Covering the Bases: Game 33


LewisFives.jpgFIRST:
Thanks in part to one big swing from Fred Lewis, the Blue Jays mnaged to do what they couldn’t one day earlier.

They overcame some shaky pitching with a pile of offense.

Ricky Romero didn’t have his best stuff (five walks, 5 1/3 innings) and the bullpen struggled behind him. Shawn Camp gave up a homer to Alex Rios, Scott Downs hit Juan Pierre with the bases loaded and Jason Frasor allowed a run.

Have no fear, though, @fdotlew is here. With two on and the Jays down 7-5 in the ninth inning, Lewis drilled a pitch from Bobby Jenks to right for a three-run shot that regained the lead for the Jays.

“A burst of energy came out of nowhere when I saw those guys out there on base,” Lewis said. “I was like, ‘Man, I’ve just got to hit this ball somewhere.'”

Boy, did he ever.

Lewis is looking more and more like a great addition, making for a bit of a mess in terms of what to do when Edwin Encarnacion is ready to return from the disabled list. My guess is the Blue Jays continue to take their time with EE while Travis Snider is heating up, Lewis is producing and Jose Bautista is holding steady at third base.

Lewis’ heroics aside, one of the better developments on Sunday was some life out of the bats of Aaron Hill and Adam Lind. The bullpen struggled on Saturday, but Hill and Lind combined for an 0-for-8, making a comeback that much harder. On Sunday, Hill snapped an 0-for-18 with a double in the third and then scored when Lind snapped an 0-for-12 with a two-run single.

The Jays can only hope that’s a start of a turnaround for their dynamic duo.

SECOND: When Downs hit Pierre with a pitch in the seventh, forcing in a run with the bases loaded, it got me thinking. It sure seems like the Jays have allowed a good chunk of runs to score on walks or hit batters with the bases loaded this year. I mean, Casey Janssen walked in two runs just a day ago.

I hate when I’m right…

The Blue Jays have allowed eight runs to score with the bases loaded on either walks (six) or hit batsmen (two) — the most in baseball. Ouch. On Sunday, Toronto had six bases-loaded plate appearances, and the pitchers allowed five runs on two hits (another two came in on grounders.

Overall, the Blue Jays have allowed 29 runs to score on 11 hits with the six walks and two hit batters with the bases loaded. That’s in 34 plate appearances for opposing batters. I hate to be the bearer of bad news, but that’s not that good.

THIRD: This just in: Rios loves facing the Blue Jays. Who knew? In eight games against Toronto this year, Rios has hit .394 (13-for-33) with three doubles, three homers and five RBIs. On Sunday, he went 4-for-4. Rios wasn’t even being booed for extra motivation this time around.

HOME: I’d love to end on a high note, like the fact that the Jays have four wins when trailing after eight innings or that they have 11 comeback victories already. But, I’m going to head back into Debbie Downer territory for a moment…

Ricky Romero leads baseball with 12 wild pitches — more than double the No. 2 man, Tim Wakefield. I’ve said it before, and I’ll say it again, this is not all Romero’s doing. In fact, I applaud him from still pounding the lower half of the zone, even though his catchers — two signed for their defensive abilities — have struggled so mightily to block pitches this season.

Catch you from Fenway.

~JB

3 Comments

I think the total of wild pitches is much more than 12, nether Buck nor Molina seem to be prepared to get in front of and block those pitches and they’re key to the success of almost every pitcher we have.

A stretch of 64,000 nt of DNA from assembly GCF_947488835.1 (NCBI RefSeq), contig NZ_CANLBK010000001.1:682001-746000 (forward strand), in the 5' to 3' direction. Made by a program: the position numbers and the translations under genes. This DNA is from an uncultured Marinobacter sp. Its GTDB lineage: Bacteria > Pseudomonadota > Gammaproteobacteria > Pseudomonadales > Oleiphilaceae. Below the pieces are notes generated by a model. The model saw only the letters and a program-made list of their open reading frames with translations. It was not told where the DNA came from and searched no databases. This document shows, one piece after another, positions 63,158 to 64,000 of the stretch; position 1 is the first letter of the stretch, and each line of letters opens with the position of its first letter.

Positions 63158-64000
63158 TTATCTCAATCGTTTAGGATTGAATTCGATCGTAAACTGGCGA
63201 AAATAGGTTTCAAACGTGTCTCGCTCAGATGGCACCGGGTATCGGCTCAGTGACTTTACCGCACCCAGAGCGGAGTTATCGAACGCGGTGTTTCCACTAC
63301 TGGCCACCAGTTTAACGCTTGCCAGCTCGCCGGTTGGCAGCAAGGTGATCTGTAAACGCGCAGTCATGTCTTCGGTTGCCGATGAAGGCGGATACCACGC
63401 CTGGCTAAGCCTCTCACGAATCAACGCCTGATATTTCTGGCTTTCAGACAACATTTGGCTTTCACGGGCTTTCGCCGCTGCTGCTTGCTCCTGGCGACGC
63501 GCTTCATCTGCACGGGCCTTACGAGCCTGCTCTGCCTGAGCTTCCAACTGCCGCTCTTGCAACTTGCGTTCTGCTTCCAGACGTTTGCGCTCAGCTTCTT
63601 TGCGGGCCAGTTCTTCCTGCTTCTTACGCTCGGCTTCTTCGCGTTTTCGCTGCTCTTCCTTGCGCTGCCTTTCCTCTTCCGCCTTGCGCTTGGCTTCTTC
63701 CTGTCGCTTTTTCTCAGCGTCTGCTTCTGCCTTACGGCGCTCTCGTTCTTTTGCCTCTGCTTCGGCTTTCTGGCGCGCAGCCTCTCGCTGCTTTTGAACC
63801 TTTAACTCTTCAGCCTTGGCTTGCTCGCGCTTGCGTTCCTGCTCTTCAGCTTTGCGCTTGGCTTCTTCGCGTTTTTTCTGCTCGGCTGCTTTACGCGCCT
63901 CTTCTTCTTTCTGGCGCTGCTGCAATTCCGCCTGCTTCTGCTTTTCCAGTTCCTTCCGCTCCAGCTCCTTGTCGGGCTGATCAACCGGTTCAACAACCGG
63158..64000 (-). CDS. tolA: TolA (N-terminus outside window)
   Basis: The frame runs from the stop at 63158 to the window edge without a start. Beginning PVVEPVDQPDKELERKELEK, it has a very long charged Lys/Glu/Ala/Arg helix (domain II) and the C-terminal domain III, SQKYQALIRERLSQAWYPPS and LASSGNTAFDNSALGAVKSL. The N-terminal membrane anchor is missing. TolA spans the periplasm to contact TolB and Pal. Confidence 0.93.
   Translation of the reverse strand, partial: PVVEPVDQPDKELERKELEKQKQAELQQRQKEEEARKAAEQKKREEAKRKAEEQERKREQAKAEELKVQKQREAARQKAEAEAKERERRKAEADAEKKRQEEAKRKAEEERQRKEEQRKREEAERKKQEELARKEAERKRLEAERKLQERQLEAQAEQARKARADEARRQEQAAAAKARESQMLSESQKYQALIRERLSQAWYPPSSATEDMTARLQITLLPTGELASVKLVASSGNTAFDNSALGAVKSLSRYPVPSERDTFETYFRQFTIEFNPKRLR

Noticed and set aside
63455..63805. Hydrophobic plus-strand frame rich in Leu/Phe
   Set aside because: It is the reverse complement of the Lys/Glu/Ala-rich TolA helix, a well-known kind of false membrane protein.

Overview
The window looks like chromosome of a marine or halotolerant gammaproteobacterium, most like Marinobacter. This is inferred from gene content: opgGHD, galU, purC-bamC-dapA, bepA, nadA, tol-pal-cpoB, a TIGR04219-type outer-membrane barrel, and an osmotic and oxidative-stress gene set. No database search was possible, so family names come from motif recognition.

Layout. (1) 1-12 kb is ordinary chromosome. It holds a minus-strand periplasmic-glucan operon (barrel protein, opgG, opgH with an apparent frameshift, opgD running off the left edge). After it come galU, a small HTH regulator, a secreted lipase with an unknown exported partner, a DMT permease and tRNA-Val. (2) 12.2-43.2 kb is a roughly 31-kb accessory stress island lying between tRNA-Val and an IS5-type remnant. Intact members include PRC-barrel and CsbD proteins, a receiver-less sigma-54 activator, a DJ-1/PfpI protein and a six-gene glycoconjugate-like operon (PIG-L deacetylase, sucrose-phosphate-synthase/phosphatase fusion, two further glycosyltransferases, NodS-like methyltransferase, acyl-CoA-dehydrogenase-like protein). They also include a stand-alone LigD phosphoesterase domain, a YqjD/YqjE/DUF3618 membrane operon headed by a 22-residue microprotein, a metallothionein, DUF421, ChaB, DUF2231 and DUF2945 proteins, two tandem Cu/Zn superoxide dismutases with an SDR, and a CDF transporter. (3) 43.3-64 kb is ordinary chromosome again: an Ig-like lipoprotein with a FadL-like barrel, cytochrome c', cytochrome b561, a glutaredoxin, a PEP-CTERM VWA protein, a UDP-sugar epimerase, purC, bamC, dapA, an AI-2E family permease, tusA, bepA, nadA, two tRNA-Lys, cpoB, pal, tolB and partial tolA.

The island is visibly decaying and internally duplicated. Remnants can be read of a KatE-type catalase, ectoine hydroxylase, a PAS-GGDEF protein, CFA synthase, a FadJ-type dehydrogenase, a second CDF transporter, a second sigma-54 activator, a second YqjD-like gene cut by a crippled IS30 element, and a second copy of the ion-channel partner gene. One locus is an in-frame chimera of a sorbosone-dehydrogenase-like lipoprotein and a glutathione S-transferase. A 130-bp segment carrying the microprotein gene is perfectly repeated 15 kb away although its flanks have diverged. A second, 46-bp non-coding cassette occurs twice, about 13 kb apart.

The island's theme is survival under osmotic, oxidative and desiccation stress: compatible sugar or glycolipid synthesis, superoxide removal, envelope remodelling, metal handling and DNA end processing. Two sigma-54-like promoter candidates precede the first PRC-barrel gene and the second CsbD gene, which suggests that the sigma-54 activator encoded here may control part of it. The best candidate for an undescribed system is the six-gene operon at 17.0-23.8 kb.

In addition, I’m not too crazy on how Buck calls a game, I’m sure some of the difficulty Romero and Cecil had their last starts is because of no change in the game plan pitch calling. The pitchers won’t wave them off because of the age and respect issue so they throw what they’re asked to throw and it’s almost identical to each hitter and each game. Molina is much better in this regard, but doesn’t block the pitches and his bat is non-existent.
With Buck hitting so well, I think it’s time to trade him, we should be able to get something in return, and call up Arencibia.
Arencibia will need time to settle in on offense, but he’s now apparently very good at blocking pitches, throwing out base runners and calling a game. One thing is for sure-it sure can’t be as bad as what we’re seeing from these two.

I have a great idea! Since no one on our team will ever have a higher trading value (Except for Overbay because we all no he sucks) Why don’t we just trade our entire team and call up all of triple A? And with the HIGHLY talented prospects we get from our team, we can throw them into the farm system for the future!

Toronto Blue Jays starter Jesse Litsch will begin his comeback from Tommy John Surgery with his first professional appearance since April of 2009 when he starts for Dunedin on Tuesday, May 11.

The start against the Florida State League South Division leading Palm Beach Cardinals is the first step in a slow process that will see Litsch ease his way up the ranks of the Blue Jays organization before returning to the team’s starting rotation.

Litsch struggled after two starts in 2009 and was placed on the disabled list with a right forearm strain on April 14. After weeks of attempted rehabilitation, he succumbed to the surgery on June 12, ending his 2009 season.

Litsch has been stationed at the Mattick Training Complex in Dunedin during the majority of his rehab and had pitched a couple of games with Extended Spring Training teams in preparation for his return.

He is scheduled to make two starts for Dunedin, with the second one coming on Sunday, May 16 when the Blue Jays start a four game series with the Bradenton Marauders at 1 p.m.

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